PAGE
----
If the Bypass Duo authentication when offline option is unchecked, then users will not be able to log in to protected federated resources when Duo Security cloud services are unreachable.
If you only have one AD FS server running, select the option to automatically generate a new key. However, if you are running multiple AD FS servers in a farm (e.g. behind a load-balancer), then you should manually generate a random string at least 40 characters long, and use the same string as the session key during installation on each of the servers.
For example, you could use the following PowerShell commands to generate a suitable session key:
$bytes = new-object "System.Byte" 30 (new-object System.Security.Cryptography.RNGCryptoServiceProvider).GetBytes($bytes) [Convert]::ToBase64String($bytes)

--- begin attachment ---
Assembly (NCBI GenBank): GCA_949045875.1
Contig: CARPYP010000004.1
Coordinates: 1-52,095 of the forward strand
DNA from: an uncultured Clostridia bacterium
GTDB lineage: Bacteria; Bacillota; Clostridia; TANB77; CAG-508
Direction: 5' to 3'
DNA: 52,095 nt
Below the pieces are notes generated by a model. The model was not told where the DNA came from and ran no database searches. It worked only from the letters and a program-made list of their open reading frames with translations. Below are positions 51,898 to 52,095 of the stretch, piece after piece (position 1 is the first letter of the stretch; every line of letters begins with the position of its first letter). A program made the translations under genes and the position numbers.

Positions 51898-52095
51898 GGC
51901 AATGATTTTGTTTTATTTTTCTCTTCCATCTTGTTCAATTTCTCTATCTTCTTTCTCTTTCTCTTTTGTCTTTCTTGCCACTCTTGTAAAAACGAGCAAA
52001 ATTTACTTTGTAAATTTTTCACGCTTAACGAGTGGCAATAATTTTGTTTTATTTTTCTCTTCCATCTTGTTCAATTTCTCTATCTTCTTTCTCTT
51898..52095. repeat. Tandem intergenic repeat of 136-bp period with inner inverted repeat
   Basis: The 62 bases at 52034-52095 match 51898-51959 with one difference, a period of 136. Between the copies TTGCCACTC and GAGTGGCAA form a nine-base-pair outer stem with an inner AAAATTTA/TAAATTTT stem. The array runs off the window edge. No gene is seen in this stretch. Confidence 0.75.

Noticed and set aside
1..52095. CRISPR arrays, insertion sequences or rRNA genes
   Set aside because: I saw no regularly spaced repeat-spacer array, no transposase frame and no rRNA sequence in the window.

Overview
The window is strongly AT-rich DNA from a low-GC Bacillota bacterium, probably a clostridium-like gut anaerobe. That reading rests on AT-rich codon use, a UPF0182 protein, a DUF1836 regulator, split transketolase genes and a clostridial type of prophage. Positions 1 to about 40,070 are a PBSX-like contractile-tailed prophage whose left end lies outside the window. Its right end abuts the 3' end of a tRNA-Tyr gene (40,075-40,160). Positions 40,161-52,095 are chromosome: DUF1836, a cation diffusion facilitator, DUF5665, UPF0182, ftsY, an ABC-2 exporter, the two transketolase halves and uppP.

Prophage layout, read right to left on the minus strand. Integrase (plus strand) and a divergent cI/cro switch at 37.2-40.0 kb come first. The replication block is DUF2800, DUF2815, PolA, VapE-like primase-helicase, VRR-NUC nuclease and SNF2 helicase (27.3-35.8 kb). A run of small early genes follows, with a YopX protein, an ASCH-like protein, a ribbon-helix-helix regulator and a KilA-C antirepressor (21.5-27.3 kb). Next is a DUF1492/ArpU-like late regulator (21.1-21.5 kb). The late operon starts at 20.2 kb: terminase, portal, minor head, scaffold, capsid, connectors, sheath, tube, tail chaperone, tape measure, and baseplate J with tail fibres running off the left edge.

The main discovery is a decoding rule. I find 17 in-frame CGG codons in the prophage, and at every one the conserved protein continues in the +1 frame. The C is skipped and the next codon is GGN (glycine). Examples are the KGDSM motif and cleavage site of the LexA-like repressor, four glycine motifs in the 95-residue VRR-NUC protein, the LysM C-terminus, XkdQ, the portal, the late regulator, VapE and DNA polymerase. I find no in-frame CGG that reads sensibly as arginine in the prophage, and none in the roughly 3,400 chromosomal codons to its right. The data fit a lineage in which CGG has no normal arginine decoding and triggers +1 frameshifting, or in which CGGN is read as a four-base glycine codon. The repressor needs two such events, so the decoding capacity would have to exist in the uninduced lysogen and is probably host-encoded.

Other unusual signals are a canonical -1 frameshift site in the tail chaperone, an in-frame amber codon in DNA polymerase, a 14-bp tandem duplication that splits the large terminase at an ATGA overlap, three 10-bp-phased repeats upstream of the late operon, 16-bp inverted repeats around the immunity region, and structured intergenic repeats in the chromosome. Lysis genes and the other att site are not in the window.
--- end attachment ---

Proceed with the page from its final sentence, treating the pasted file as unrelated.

Complete the Duo installation. The Duo installer stops and then restarts IIS services on your AD FS servers automatically.
To test your setup, use a web browser to log into a relying party for your AD FS deployment. As an example, you might log into https://portal.microsoftonline.com to access Office 365. Duo's enrollment or login prompt appears after you complete primary authentication to your AD FS server:
If you plan to permit use of WebAuthn authentication methods (security keys, U2F tokens, or Touch ID) in the traditional Duo Prompt, Duo recommends configuring allowed hostnames for this application and any others that show the inline Duo Prompt before onboarding your end-users.
The Duo Universal Prompt has built-in protection from unauthorized domains so this setting does not apply.
Visit our guides to protecting popular cloud applications like Google G Suite and Office 365 with Duo's powerful two-factor authentication for AD FS.
Need some help? Take a look at the AD FS Frequently Asked Questions (FAQ) page or try searching our AD FS Knowledge Base articles or Community discussions. For further assistance, contact Support.